A unified downloader/launcher for all three games. Already, StarCraft II has moved to the same launcher used for WoW, and Diablo III launched with it. They all support game “streaming”, that is, playing a game before the game is finished downloading. Having one program to manage the installations for all three games allows for cross-promotion as well: a single click to get a trial edition of a game and download it in the background while playing your other games is a no-brainer.
Alright, fine, we know this is been in the making for years. Nearly far too long to bother with it until serious movement starts. But hey, this could be the start of said inertia. According to Toplessrobot, Duncan Jones, the director behind Moon and the more mainstream Source Code, has been attached to the unnamed Legendary Pictures and Warner Bros. project.
Jones’ directing pedigree lies firmly in the realm of science fiction, making the choice a bit jarring at first. Without spoiling his work for you, there is at least one common theme in his filmography very applicable to gaming, yet unlikely to be implemented in a live-action World of Warcraft picture.
What continues to worry me more than a director is what Blizzard plans on doing/allowing to be done to the story. Will it be a new tangent on a current storyarc? Something new and original that’ll link to the game down the road? An open storyline as connected to the universe as Final Fantasy: The Spirits Within?
The photo to the right pretty much explains my Saturdays.
The conundrum is very akin to the one most people spout when talking about fast food jobs:
Either you work at a place you hate, and hate your life and the place you’re working at 10x more, or you work at a place you love and hate it after you leave.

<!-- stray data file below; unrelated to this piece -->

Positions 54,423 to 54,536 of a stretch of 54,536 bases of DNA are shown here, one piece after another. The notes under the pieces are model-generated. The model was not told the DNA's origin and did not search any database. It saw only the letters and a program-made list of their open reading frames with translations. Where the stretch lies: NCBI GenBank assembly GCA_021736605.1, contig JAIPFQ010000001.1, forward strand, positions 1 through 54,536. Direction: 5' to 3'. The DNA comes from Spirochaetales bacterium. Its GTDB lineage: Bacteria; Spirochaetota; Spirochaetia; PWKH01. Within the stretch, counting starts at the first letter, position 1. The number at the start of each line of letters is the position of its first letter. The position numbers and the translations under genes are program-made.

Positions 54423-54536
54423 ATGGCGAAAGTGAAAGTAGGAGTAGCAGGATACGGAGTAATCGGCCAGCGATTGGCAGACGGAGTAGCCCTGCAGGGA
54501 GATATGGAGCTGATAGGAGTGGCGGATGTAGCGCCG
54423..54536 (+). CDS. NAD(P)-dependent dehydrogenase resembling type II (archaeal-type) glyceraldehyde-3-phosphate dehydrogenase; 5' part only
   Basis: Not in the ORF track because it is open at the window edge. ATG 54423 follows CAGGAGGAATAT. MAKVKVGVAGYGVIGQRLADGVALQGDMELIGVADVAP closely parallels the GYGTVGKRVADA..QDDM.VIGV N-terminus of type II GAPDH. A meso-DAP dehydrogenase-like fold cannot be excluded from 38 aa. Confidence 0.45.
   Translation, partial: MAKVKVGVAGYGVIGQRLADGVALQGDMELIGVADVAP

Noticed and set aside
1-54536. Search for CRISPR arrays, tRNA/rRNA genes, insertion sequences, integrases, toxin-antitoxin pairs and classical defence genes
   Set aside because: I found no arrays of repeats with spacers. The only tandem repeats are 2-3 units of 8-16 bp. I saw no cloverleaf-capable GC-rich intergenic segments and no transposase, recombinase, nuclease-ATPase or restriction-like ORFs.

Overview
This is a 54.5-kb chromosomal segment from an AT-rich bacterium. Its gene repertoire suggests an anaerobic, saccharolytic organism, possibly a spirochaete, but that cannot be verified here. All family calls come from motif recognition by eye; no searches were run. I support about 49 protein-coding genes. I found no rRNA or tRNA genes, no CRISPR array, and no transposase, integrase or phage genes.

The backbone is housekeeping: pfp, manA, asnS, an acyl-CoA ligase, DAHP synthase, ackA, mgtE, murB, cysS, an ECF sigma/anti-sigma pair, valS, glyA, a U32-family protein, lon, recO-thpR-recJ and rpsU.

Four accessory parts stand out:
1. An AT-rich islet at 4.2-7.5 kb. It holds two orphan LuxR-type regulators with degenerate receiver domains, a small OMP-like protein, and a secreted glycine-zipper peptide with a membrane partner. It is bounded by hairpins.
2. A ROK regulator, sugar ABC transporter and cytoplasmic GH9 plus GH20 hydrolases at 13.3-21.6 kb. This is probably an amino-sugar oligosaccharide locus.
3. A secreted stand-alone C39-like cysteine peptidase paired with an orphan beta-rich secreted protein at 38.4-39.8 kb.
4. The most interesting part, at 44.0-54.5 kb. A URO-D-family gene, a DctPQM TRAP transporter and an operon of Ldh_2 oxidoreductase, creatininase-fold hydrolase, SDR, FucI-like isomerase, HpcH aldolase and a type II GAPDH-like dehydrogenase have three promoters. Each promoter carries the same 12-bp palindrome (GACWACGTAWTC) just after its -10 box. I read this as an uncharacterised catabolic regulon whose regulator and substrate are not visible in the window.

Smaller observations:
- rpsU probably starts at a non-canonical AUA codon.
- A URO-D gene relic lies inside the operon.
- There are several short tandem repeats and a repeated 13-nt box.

I find myself game after game – starting with Dragon Age II last year – analyzing every single aspect of a game. From the amount of control I have to customize my character, to the very story.
Every gamer does it, it’s part of the experience of gaming – the reflection on the experience. Designers do it as well – right in the middle of it, though. I literally spend 15 minutes to sit back and discuss something like this with my wife: “Now that’s stupid. It feels [blank] and if they had done [blank] it would’ve been better,” to a 1 minute cutscene. Continue Reading
Well it certainly has been a while since I’ve been able to post! The holidays have come and gone, I’ve moved to an entirely different state, have bought a house, and I’ve even started tabletop gaming again: a good old nostalgic game of 1st edition D&D. I’d forgotten the joys of calculating THAC0. Playing 1st ed D&D has had me reflecting a lot on how games have changed over the years – and I really do miss the old complicated, huge worlds that forced me to have to think about tactics, learn my character inside and out, and didn’t guide me around with glowing arrows. But no one has ever accused me of being a casual gamer – I like my games to be merciless killing machines. Dark Souls the MMO would make me a very happy girl indeed. If anyone has the time and inclination to post comments, I’d love to know what you all like in your games! Am I alone in pining for the days of death munching on XP and corpse runs?
In the world of MMORPGs, it’s been rather lively. Several games are looming on the horizon, there’s been an announcement of another joining the f2p crowd, and a few games have had content patches. I never thought I’d say this about a Cryptic game – but I am looking forward to Neverwinter! Every bit of news has me giggling in anticipation – one thing you can count on with Cryptic is their character generation will be excellent. Combine that with the Foundry and a fantasy setting, and it seems pretty tough to beat! I just love user generated content in my games; I will often spend more time going through mods than I will actually playing a game, even when it’s just UI tweaks. Anyone who likes reading what I have to say can look forward to me writing about mods once Neverwinter launches… which brings me to my second question of the day: What kinds of adventures are you hoping for? Hack and slash assault style play, dialogue heavy RP focused, some combination of the two, or something else? I’d love to know what you think!
Click the little button below for the week’s summaries and quicklinks to the articles.